National Catholic Register

Education

Education Notebook

BY Jim Cosgrove

April 30-May 6, 2000 Issue | Posted 4/30/00 at 1:00 AM

 

Georgetown Suppression Called ‘Obscene’

THE WALL STREET JOURNAL, April 14 — The Wall Street Journal noted with sarcasm that Georgetown “could use a little diversity” following its firing of a student from the university newspaper after he criticized a play being shown on campus called “The Vagina Monologues.”

Editors for The Hoya fired senior Robert Swope for writing a column that they said was not “constructive.” Swope had written that the play, which approvingly features a lesbian, pedophilic rape of a 13-year-old girl, was not appropriate for showing on the Catholic campus.

The Journal also noted that the firing caught the attention of a famous alumnus.

In a letter to The Hoya editors, William Peter Blatty, Class of ‘50, wrote: “With all that the demon says and does in my novel and film The Exorcist, never until I read of The Hoya's and [President] O'Donovan's support of ‘The Vagina Monologues,’ and their suppression of Robert Swope's article, have I truly appreciated the meaning of the word ‘obscenity.’”

Ave Maria Law to Host Conference on Natural Law

ZENIT, April 16 — Scholars will debate and discuss St. Thomas Aquinas and natural law at a conference to be held at the new Ave Maria Law School in Ann Arbor, Mich., June 2-4.

The conference, called “St. Thomas and the Natural Law Tradition,” will feature Janet Smith of the University of Dallas, Robert George of Princeton University, David Novak of the University of Toronto, Father Robert Sirico of the Acton Institute and William May of the John Paul II Institute for Studies on Marriage and the Family. Ave Maria Law School, launched by Domino's Pizza founder Tom Monaghan, will officially open its doors in August.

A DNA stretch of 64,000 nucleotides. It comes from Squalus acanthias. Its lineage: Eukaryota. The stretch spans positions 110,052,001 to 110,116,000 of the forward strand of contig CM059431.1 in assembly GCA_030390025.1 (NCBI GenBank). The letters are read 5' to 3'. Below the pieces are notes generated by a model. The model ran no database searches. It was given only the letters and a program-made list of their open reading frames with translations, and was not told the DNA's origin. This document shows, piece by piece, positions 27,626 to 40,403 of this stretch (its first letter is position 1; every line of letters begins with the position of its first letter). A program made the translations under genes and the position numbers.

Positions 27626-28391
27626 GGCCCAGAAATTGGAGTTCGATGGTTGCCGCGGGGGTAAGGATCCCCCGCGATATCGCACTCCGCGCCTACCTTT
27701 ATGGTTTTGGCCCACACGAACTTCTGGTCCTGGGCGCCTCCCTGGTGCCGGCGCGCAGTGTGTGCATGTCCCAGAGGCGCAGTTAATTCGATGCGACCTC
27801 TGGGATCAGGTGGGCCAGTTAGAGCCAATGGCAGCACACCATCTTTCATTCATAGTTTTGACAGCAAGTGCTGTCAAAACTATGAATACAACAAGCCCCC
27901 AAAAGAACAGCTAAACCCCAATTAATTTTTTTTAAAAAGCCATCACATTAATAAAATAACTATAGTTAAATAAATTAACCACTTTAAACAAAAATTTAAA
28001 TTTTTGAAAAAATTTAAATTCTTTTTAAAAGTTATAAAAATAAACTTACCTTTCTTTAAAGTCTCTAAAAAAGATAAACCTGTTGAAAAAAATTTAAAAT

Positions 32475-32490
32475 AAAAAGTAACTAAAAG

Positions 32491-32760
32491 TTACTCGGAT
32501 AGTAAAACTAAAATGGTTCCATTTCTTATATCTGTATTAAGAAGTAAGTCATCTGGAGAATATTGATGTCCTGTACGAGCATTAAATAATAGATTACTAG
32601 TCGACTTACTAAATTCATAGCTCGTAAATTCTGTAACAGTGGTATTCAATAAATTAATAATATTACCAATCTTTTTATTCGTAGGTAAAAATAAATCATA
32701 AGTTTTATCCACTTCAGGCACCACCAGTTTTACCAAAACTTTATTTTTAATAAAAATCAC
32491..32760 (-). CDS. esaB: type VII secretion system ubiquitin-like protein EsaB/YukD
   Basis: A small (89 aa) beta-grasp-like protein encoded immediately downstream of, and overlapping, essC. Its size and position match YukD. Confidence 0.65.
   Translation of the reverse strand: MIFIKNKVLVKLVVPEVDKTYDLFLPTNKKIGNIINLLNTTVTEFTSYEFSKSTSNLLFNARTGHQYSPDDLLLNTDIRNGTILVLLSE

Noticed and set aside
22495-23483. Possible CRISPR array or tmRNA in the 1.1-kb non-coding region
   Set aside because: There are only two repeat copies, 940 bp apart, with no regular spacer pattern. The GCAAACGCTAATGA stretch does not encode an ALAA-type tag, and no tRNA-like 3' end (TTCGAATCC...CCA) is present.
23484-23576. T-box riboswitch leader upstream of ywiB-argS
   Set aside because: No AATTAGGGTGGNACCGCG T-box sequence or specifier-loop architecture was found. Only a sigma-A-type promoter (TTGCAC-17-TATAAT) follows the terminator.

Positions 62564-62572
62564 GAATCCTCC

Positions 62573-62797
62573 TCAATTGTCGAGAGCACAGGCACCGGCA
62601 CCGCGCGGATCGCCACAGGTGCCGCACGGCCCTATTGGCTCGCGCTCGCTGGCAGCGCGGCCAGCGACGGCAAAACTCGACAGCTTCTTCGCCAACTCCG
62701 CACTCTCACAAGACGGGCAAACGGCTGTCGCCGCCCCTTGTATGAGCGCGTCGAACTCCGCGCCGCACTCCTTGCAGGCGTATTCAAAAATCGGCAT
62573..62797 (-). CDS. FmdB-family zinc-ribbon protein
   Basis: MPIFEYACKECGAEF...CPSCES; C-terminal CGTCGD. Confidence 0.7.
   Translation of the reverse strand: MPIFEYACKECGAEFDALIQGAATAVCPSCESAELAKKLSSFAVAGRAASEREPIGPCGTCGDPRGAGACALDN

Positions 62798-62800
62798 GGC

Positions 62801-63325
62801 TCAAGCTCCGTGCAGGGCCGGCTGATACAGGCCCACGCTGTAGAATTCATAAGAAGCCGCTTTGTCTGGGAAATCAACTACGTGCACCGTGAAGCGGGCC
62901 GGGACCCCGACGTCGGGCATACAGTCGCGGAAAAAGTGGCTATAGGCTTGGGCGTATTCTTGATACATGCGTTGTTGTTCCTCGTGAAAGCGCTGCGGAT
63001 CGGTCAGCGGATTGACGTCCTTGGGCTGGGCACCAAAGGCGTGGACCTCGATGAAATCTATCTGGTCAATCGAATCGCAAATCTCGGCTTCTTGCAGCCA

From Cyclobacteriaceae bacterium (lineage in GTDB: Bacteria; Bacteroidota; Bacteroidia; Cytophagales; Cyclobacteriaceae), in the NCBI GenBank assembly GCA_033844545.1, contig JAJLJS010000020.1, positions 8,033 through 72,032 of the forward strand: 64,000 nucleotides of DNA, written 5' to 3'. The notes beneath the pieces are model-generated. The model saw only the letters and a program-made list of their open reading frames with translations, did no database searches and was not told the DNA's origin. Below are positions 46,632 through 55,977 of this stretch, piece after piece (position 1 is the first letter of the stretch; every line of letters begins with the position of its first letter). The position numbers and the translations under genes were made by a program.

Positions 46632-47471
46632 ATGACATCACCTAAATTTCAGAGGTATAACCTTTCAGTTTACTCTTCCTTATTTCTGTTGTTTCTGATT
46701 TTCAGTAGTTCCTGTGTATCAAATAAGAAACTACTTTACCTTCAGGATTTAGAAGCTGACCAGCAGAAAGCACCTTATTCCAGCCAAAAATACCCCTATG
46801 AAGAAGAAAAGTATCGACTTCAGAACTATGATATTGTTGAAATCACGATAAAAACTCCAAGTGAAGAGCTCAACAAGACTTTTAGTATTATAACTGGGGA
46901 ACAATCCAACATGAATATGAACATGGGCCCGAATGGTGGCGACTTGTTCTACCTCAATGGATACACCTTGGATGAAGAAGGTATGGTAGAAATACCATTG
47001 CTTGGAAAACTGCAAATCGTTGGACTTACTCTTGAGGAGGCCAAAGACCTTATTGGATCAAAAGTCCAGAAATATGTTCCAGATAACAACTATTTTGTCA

Students Support Diversity But Not Affirmative Action

THE CHRONICLE OF HIGHER EDUCATION, April 18 — Most students believe that ethnic diversity is an important goal for the nation's colleges, but they oppose using racial preferences to achieve such diversity, The Chronicle for Higher Education reported.

The finding came from a poll of 1,004 students commissioned by the New York-based Foundation for Academic Standards and Tradition. The poll also found that 84% considered ethnic diversity important, though 79% said that lowering the entrance requirements to achieve diversity was unfair to students, the Chronicle reported.

And 77% said it was not right to give preferential treatment to minority students, if it meant denying admission to other students.

The Chronicle also reported that a recent survey of the nation's freshmen by the Higher Education Research Institute, at the University of California at Los Angeles, found that nearly half believe that affirmative action should be abolished.

Priest Reviews Friar's Efforts To Save Jewish Kids From Nazis

CATHOLIC NEWS SERVICE, April 12 — When the Nazis occupied France, Father Jacques Bunel, a French Carmelite, had “only one moral, human course or action” — to help save Jewish children, said a priesthistorian April 11, the Catholic News Service reported.

Father Francis J. Murphy, a professor of history at Boston College, told the story of the friar, better known as “Pere Jacques,” in a lecture at the Catholic University of America to mark the 100th anniversary of his birth.

Father Murphy said, “The Lord did not propose the parable of the good Samaritan or the new command of love as options.

The fact that the majority of his compatriots and even his own government did not follow this ideal was for him both sad and sinful, but in no way diminished his duty,” the Catholic News Service reported.

The Carmelite hid Jewish boys and others in the school he helped found near Paris, Le Petit-College, where he also was headmaster. He was arrested in January 1944 and sent to a concentration camp in Germany.

He was liberated by Americans at Mauthausen in May 1945, but he died less than a month later.

On the 40th anniversary of Pere Jacques’ death, the state of Israel posthumously awarded him the Medal of the Righteous Among the Nations, a recognition of those who saved Jews from the Holocaust, the Catholic News Service reported.

In 1997, he and other Catholic rescuers were honored by the U.S. Holocaust Memorial Museum.

Said Father Murphy, “For Pere Jacques, the Jews were, in theological terms, God's chosen people, and in spiritual terms his brothers and sisters.”